Kaggie Orrick is a sixth-year PhD student in the School of the Environment. Her dissertation studies the relationships between human and wildlife land use in the Makgadikgadi region of Botswana.
What is your research about, and what brought you to it?
My PhD research looks at the social-ecological landscape of the Makgadikgadi region in Botswana, and I’m focused on an area of land that sits in between two national parks. Historically, it’s been a really important area for wildebeest migrations, but one that has been cut off by veterinary fences, which were first built in the late fifties but continue until this day. Currently, humans, wildlife, cattle, and livestock all live on this landscape together. And so I’m trying to understand how people, wildlife, and cattle each use the landscape, and how they interact and influence one another. You can read more about the work that I’m doing in my recent publication, https://rdcu.be/doz8D.
I really wanted to understand the nuances across a landscape of how both people and wildlife were moving. I’m using camera traps to understand how wildlife use landscape, and I have GPS trackers on cows. But to understand how people are using landscape, I’ve been conducting interviews and doing participatory mapping.
I’ve always loved animals, and my trajectory began with thinking just about animals. After graduating college, I worked on a small game reserve in South Africa conducting large carnivore feeding ecology focused on lions, cheetahs, and leopards. But as I progressed in this field, I realized how people were a really important component of conservation efforts, and that the fortress conservation approach—where wildlife is siloed off from people—is not necessarily representative of what the real world looks like. That is when I began working for an organization called Round River Conservation Studies in Botswana. I was a project manager for their community-based wildlife monitoring program, which really was created with, for, and by local villages in the Okavango Delta. After spending three years in Botswana, I decided I wanted to pursue a PhD so that I could better represent people in conservation efforts and spatial planning. I am still partnered with Round River and working in Botswana for my dissertation.
This isn’t your first research project. What was your Master’s work on?
Part of my job in South Africa involved tracking collared individual animals on the reserve and other animals of interest, including elephants. We’d follow them and report on what they were eating and their location. I started noticing that some wildlife were selecting certain areas of the reserve based on their proximity to the fences. There was a tar road just to the west of the reserve. I started wondering if the cars on the road were impacting the way in which animals used the landscape.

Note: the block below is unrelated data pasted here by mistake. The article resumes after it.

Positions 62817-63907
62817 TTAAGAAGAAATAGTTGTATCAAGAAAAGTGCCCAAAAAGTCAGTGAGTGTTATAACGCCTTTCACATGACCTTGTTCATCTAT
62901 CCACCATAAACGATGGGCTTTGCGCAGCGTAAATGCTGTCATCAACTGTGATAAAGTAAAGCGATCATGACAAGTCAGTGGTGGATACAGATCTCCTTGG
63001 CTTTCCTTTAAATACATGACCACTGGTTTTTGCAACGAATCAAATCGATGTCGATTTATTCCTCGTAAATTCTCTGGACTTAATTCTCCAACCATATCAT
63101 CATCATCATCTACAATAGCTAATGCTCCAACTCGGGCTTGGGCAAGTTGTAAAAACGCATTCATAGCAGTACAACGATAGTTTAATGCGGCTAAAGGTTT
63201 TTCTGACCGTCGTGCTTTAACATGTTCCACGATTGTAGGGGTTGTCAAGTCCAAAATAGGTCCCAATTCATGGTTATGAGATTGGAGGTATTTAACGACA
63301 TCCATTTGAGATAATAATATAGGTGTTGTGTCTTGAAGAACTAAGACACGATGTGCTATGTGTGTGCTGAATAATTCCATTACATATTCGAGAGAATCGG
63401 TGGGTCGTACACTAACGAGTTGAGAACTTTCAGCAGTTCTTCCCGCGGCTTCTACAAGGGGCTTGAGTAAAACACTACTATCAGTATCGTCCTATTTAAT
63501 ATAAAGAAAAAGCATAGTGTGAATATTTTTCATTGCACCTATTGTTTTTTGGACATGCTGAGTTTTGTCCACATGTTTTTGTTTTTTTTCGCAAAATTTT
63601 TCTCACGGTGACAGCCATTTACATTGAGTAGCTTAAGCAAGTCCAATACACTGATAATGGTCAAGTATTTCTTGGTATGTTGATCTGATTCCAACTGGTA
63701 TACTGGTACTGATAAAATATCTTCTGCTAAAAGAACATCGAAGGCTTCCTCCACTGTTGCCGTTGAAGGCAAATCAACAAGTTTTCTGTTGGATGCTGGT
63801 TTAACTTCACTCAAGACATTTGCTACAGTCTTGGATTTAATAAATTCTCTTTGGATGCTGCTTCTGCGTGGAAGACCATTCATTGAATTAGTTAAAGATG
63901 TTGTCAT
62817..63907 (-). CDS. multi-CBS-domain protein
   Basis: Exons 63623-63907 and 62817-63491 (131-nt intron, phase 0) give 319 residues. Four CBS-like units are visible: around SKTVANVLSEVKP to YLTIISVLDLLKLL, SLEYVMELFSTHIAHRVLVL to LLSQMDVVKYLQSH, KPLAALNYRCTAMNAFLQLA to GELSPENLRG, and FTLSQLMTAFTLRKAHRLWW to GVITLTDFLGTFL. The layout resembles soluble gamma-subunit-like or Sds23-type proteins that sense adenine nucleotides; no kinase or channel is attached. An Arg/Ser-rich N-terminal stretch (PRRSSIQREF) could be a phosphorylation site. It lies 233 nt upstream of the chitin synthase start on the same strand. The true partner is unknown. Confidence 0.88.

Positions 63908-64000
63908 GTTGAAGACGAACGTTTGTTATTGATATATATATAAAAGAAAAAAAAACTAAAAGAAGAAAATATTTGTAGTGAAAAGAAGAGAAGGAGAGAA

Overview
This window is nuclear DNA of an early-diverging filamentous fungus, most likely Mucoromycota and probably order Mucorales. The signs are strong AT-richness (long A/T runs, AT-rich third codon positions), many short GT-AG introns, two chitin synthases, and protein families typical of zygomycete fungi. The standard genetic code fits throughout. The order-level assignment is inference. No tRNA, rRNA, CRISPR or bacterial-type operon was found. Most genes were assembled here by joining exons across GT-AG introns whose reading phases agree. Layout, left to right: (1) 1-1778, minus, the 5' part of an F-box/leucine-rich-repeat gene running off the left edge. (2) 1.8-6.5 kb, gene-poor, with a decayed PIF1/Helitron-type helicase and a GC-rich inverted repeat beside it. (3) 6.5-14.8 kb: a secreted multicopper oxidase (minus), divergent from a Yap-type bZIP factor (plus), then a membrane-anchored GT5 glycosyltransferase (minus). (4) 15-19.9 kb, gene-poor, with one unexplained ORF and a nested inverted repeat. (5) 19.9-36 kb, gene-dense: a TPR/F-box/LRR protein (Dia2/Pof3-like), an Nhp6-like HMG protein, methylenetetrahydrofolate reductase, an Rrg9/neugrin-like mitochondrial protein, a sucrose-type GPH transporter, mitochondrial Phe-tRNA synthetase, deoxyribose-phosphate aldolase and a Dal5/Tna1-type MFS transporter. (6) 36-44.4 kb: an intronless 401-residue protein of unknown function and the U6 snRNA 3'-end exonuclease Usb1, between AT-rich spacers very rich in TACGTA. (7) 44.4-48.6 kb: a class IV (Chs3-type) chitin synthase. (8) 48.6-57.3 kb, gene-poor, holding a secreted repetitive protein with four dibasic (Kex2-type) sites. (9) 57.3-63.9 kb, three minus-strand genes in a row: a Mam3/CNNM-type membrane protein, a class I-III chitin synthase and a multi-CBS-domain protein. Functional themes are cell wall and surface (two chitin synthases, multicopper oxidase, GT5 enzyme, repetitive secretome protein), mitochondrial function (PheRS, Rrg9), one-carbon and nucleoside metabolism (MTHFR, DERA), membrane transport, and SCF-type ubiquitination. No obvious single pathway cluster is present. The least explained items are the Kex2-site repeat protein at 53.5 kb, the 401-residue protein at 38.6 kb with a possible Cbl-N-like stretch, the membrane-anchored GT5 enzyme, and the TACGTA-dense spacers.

I went to Columbia University for my Masters in the Ecology, Evolution, and Environmental Biology Department and was able to use the six years’ worth of data that existed on the reserve. Interestingly, I found that there was a seasonal avoidance of the roads by the breeding herd of elephants, but not the lone bulls. I also demonstrated the importance of using multiple spatial scales to interpret results to improve identifying wildlife movement drivers. You can read more about this work here: https://doi.org/10.1111/aje.12500
How did you get into the environmental humanities?
As I mentioned earlier, I started working for Round River Conservation Studies after my Master’s and spent time at a program in Botswana. And that was very much focused on collaborating with local community members. That experience got me more interested in understanding how people are part of environments that we so often associate with just wildlife. When I came to do my PhD here at Yale, I knew that I wanted to incorporate people’s attitudes, livelihoods, and perceptions of wildlife into conservation spatial planning.
The environmental humanities program fit so wonderfully into what I was trying to do. It was really fun to find like-minded people and see how other people are combining all of these ideas. One of the projects I completed with my co-worker was through the support of the Environmental Humanities grant program– an ArcStory Map of our research. You can find that here: https://storymaps.arcgis.com/stories/9354e6e7979849aa9ed1dc30ef26cf33
How has the environmental humanities shaped your research?
The classes themselves were really thought-provoking. I’ve really enjoyed having opportunities to read and discuss articles with people who approach ideas about the environment differently than I might. It’s been extremely helpful in stretching my mind and making sure that I’m thoughtful and intentional about what I am doing.
There’s importance to studies and research that try to combine all of these different disciplines together, because that’s ultimately what any landscape is—it’s all of these various components interacting with each other. It’s dangerous to be siloed or focus on just one aspect of a landscape, or one discipline, if you’re trying to make any sort of substantial change. The Environmental Humanities program allowed me to explore these cross-disciplinary ideas in depth, and for that I am really grateful.
Any plans after graduation?
My goal has always been to continue working in the NGO or government space. I’m very much interested in working for conservation organizations and being able to bring back the skills that I’ve acquired to the practical application of conservation.
This is tough, because it’s usually whatever I have seen last! But I love spotted hyenas. I love elephants, and I love aardwolves. Those are my top three.